It is no secret that when John Tinker arrived in the rural heartland of the Deep South, he was thrust into a cultural environment as different as custom-made wrought iron gates are from barbed wire.
Yet this son of New England patriots and Hollywood star-makers eased comfortably into a world that is in such contrast from all that was previously familiar. “I have found my true home,” he said once and then again and now quite often. Whenever he is on location to shoot a television series, he pines mournfully for the land he has come to love.
“I am homesick. I have never felt this way ever. I miss the Rondarosa with all my heart.”
Truly, his case of homesick blues is like nothing I have ever seen or felt. Not even the times when I was homesick at FHA or 4-H camps. Or that time in the foreign land of Indianapolis when my sad heart dragged its way through the deep snow and gray days.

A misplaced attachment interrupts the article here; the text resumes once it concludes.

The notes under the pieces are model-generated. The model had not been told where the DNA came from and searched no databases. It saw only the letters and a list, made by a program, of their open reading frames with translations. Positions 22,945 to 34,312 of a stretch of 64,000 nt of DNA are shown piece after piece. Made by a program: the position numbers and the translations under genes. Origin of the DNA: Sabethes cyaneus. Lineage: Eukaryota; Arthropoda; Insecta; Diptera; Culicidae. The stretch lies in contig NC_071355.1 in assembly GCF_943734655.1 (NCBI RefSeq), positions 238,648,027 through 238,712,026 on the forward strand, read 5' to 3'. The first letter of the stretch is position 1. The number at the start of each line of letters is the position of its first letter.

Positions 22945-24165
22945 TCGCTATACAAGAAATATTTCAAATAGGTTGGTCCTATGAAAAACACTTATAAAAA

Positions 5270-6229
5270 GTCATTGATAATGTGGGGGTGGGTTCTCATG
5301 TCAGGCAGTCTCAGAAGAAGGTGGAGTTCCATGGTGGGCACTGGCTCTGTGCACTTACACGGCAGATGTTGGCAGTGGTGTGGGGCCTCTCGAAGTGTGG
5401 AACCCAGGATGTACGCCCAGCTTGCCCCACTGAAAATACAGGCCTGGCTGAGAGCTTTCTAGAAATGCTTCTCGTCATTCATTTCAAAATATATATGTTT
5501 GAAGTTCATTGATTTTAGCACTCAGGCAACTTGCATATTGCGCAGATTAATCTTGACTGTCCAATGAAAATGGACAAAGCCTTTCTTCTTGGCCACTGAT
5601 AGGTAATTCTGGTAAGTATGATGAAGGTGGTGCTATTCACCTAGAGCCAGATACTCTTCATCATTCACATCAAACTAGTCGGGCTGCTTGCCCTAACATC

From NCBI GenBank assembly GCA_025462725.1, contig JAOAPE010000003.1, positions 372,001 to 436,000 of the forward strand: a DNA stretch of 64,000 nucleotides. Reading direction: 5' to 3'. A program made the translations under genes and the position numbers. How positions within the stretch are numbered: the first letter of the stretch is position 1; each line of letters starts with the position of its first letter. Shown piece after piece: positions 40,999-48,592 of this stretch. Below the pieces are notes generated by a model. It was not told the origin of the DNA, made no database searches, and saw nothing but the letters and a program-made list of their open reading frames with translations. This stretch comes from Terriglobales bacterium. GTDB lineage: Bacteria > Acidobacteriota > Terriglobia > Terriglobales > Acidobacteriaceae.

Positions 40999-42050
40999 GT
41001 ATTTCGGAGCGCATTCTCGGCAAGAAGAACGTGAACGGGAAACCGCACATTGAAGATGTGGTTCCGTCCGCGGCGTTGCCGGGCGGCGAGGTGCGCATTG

When Tink came South, he knew little or nothing about country music, SEC football or NASCAR. He had never heard of Conway Twitty. Seriously. It is remarkable but the unvarnished truth is that not once did he turn up his nose at our Southern quirks or express any condescension. He simply fell in love.
A couple of months after we married, I was on the back porch when he pulled up in my brother-in-law’s Chevy pick-up which he had borrowed. The truck windows were down and I heard the blasting sounds of Vern Gosdin belting out “Set ‘Em Up, Joe.” I peeped around the corner of the porch and saw, to my amazement, John Tinker singing along. He didn’t leave the truck until the song had finished. I laughed out loud and he looked at me.
Ronda Rich, Columnist
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